Taiwan shipbuilder CSBC to enter offshore windfarm sector
Taipei-listed company eyes involvement in construction of five offshore windfarms with up to 439 turbines
CSBC, Taiwan’s state-owned shipbuilder, has launched an offshore project incubation centre in an effort to make inroads into the offshore windfarm sector.
The company has already signed Memoranda of Understanding with Hai Long Offshore Wind Development Office and Copenhagen Infrastructure Partners to support construction of five offshore windfarms near the Taiwan Island. They are planned to contain between 326 and 439 wind turbines with a total capacity topping 1,530 MW.
HLOWD is a joint venture between Taiwan-based Yushan Energy and Canada’s Northland, which owns two of the farms.
Along with the offshore centre, an offshore shipbuilding subsidiary is being established and is expected to win an order to construct one turbine installation vessel, scheduled for completion by December 2020.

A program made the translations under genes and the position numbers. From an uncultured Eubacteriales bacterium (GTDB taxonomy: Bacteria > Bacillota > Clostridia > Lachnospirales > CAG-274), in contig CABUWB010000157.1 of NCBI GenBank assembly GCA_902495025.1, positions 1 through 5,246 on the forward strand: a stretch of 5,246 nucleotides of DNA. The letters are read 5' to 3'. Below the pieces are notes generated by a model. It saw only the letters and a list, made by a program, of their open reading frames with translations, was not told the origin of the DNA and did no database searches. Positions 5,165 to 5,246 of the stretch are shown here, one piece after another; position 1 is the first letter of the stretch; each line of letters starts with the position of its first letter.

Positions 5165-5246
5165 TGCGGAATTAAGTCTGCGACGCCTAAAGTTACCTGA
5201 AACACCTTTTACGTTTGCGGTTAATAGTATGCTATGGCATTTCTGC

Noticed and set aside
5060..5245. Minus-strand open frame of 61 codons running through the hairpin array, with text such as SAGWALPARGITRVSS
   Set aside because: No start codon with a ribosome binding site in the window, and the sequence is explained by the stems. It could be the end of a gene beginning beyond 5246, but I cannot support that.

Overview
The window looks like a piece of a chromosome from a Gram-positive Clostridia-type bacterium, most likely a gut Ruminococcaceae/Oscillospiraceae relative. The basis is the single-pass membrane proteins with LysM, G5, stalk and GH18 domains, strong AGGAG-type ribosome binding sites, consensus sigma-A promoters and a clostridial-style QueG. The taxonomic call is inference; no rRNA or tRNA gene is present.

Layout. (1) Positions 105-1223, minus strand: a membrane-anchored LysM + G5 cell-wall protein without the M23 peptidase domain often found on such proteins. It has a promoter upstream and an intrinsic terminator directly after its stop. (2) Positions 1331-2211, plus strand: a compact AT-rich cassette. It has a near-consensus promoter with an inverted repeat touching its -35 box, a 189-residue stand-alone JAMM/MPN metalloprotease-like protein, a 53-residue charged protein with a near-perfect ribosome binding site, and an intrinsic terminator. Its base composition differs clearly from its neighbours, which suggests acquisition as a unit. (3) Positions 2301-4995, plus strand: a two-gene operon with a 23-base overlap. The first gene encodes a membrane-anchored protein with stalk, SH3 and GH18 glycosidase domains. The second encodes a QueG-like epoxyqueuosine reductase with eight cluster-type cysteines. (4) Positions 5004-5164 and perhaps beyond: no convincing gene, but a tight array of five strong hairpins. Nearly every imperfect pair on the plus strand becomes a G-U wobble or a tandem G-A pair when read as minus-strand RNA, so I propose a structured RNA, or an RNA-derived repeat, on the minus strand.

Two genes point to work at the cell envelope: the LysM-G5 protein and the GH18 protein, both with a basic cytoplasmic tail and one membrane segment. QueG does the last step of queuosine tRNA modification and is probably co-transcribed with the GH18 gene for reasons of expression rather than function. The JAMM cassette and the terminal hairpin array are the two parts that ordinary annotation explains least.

CSBC has also inked an MOU with Century Iron & Steel Industrial Co to together build underwater foundations of the wind turbines, while the shipbuilder is in talks with Danish steel contractor Bladt about the technology of such a structure.
Moreover, discussions about co-operation on broader offshore technologies are taking place with industry specialists Boskali and GeoSea.
CSBC is now recruiting staff to set up five teams, with each focusing on one of the five offshore windfarms, that will be officially launched after passing the environmental impact assessment.
The move comes as Asia has become the emerging market for offshore wind power, while the industry’s conventional stronghold in Europe is waning.
China’s state-owned shipping conglomerates China Cosco Shipping Group and Sinotrans & CSC have both recently established joint venture companies with foreign offshore windfarm players, with China now widely expected to be the world’s largest potential market in this sector.